The First Industrial Revolution was spawned by the Commercial Revolution that took place in Europe between the fifteenth and mid-eighteenth centuries.

The expansion of international trade and the increase of wealth allowed the financing of technical progress and the establishment of industries.

Industrial Revolution in England

First Industrial Revolution
First Industrial Revolution

Factory workers

The First Industrial Revolution began in England around 1750, and soon reached France, Belgium and later Italy, Germany, Russia, Japan, and the United States. By this time, commercial activities were driving the pace of production.

In the English industrial revolution , the main manufacture was the weaving of wool. But it was in the production of cotton fabrics that the process of mechanization began, that is, from the transition from manufacturing to the factory system.

The raw material came from the colonies (India and the United States). About 90% of English cotton fabrics were sold abroad, which played a key role in England’s industrial sprint.

Mechanization and Inventions

Mechanization has extended from the textile sector to metallurgy, transport, agriculture and other sectors of the economy. Several inventions revolutionized production techniques and altered the system of economic power.

The great source of wealth shifted from commercial to industrial activity. Those who developed the capacity to produce goods would have the economic leadership in the world.

And this is what happened to England, being the first country to industrialize using the machine in production:

  • the spinning machine , which transforms the textile fibers of cotton, silk and wool into yarn for the manufacture of fabrics. This invention revolutionized the production technique, making England the largest producer of fabric yarn. This invention replaced the distaff, one of the simplest and oldest spinning instruments.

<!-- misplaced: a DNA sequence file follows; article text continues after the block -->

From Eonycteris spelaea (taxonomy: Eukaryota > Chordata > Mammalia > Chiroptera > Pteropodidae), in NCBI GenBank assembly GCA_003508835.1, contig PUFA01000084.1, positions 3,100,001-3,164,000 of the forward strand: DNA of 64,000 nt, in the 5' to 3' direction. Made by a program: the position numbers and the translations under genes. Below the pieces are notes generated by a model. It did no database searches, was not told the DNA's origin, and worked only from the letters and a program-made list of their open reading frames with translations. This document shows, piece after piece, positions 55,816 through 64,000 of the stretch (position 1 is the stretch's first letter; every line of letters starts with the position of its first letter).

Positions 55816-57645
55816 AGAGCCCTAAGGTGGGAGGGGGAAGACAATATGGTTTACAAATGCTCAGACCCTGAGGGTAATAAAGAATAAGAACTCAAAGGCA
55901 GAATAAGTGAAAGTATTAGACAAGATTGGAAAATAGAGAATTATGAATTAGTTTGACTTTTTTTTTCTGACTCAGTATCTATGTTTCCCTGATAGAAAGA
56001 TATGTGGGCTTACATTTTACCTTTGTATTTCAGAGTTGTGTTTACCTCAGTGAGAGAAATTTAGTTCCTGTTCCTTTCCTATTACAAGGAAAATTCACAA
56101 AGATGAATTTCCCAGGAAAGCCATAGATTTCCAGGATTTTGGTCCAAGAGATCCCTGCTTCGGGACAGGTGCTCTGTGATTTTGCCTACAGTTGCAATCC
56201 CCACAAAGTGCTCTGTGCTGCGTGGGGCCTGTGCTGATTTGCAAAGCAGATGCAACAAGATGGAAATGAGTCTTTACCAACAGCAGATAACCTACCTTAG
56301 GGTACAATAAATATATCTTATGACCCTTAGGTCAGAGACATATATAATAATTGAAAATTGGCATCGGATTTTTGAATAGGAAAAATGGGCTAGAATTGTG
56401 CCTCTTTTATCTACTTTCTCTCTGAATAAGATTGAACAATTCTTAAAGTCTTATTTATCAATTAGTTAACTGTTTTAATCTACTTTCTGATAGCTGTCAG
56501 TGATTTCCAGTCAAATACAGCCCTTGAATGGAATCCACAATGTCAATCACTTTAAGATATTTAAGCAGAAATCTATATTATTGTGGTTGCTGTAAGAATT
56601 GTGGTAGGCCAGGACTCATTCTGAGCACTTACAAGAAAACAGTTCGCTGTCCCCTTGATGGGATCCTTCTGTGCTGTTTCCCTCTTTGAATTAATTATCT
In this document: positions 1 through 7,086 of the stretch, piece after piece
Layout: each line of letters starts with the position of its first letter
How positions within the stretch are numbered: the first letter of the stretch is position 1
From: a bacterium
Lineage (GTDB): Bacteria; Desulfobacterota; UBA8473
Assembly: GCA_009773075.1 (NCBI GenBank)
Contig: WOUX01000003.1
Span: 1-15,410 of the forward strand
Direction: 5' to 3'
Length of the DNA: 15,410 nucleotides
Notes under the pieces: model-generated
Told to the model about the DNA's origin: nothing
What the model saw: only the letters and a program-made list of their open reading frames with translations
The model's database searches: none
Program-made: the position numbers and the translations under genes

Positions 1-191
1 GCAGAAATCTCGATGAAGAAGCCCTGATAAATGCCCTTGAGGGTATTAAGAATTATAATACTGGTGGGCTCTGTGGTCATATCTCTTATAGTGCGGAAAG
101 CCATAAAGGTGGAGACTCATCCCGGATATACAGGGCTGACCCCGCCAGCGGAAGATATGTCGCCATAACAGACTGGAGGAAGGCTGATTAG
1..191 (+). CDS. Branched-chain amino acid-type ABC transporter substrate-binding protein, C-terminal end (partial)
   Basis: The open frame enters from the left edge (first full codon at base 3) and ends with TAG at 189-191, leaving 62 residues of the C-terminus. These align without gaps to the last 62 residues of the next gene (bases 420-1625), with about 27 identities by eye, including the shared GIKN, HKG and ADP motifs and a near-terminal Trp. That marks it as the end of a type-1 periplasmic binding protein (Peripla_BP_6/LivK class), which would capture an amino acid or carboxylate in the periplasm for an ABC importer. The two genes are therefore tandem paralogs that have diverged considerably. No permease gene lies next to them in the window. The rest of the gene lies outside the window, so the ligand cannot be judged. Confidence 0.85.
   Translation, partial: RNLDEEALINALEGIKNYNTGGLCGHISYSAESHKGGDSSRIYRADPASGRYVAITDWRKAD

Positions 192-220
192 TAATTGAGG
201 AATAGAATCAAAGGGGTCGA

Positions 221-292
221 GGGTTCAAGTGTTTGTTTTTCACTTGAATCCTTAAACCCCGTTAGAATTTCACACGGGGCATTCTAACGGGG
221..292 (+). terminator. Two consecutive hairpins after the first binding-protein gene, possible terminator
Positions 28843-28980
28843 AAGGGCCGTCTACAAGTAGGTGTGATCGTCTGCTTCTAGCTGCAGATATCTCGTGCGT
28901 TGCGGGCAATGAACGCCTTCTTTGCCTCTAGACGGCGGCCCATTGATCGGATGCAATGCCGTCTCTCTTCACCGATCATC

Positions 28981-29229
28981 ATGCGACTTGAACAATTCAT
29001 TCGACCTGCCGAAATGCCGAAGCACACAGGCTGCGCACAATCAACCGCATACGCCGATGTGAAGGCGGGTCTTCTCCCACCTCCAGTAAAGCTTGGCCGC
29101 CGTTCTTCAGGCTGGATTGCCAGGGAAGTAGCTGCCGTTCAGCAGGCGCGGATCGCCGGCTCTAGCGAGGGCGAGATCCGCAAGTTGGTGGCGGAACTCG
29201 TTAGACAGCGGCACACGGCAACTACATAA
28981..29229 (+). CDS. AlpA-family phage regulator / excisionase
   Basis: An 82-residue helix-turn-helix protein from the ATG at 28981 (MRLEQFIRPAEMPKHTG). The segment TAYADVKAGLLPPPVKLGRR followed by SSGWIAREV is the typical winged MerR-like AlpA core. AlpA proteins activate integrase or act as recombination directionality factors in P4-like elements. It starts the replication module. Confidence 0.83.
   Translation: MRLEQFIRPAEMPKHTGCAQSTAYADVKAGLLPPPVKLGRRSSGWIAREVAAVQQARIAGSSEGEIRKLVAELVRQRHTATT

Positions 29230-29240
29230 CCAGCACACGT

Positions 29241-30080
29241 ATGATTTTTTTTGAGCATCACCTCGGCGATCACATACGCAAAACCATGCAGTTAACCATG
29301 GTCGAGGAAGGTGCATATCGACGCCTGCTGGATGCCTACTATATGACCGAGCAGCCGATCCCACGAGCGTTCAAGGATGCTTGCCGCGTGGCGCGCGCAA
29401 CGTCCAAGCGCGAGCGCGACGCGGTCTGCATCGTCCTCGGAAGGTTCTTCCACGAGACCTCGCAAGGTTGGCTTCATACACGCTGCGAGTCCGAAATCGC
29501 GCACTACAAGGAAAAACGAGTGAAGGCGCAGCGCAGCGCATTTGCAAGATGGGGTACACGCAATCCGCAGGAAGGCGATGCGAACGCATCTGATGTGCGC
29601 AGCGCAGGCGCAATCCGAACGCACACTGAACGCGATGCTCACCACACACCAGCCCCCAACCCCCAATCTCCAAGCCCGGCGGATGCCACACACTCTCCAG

• The mechanical loom , invented in 1785 as a replacement for the manual loom, considerably increased the production of fabrics, placing England in the world leadership of the time.
  • the steam engine , whose use in the fabric industry, coal plants, iron industrialization, vessels (steamships), railways (steam locomotive), among others, represented a revolution in the transport of passengers and cargo.

The invention of machines, the utilization of coal heat energy and its transformation into mechanical energy to operate the machines, represented a great advance in the techniques used for the manufacture of goods and, consequently, in the increase of production.

England thus moved from manufacturing to machining . It produced and sold its industrial products worldwide, thanks, among other factors, to the expansion of the colonial system.

Thus, in the eighteenth century, the country became the largest capitalized nation in the world, with London being the international financial capital.

This moment represented a true revolution in the way of producing goods in a much shorter time compared to manufacturing.

The early development of mechanized textile industries in much of Europe and the United States depended on many of these British inventions. This revolution became known as the First Industrial Revolution.

Fancy Feroza

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